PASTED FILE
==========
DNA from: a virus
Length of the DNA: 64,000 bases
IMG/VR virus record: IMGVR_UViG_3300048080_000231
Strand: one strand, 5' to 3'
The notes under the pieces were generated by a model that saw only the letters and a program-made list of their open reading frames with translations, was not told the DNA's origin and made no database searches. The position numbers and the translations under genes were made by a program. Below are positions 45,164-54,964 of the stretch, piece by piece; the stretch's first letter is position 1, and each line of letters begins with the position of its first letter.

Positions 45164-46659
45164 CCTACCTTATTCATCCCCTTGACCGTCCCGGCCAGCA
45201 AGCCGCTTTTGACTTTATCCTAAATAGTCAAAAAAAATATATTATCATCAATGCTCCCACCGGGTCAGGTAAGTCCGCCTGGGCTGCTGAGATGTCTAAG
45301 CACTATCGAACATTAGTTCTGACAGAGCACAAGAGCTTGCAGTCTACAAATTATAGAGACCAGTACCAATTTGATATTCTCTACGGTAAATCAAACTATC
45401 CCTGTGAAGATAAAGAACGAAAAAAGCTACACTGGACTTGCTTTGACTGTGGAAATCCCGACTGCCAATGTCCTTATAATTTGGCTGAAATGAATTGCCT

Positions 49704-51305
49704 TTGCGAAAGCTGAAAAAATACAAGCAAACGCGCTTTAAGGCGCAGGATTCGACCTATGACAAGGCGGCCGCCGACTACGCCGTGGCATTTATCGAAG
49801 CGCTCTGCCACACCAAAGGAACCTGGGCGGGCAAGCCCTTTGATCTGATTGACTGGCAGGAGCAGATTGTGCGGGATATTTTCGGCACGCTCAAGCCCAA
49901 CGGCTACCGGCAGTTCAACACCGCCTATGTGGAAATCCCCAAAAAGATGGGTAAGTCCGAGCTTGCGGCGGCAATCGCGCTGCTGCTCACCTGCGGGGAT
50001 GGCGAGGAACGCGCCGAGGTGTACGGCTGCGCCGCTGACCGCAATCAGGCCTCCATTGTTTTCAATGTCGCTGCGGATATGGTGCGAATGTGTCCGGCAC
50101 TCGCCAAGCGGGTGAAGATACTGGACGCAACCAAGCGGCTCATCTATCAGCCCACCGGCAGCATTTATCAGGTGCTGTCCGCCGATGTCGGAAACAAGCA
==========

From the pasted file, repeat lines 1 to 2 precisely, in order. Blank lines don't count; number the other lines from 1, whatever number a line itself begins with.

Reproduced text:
DNA from: a virus
Length of the DNA: 64,000 bases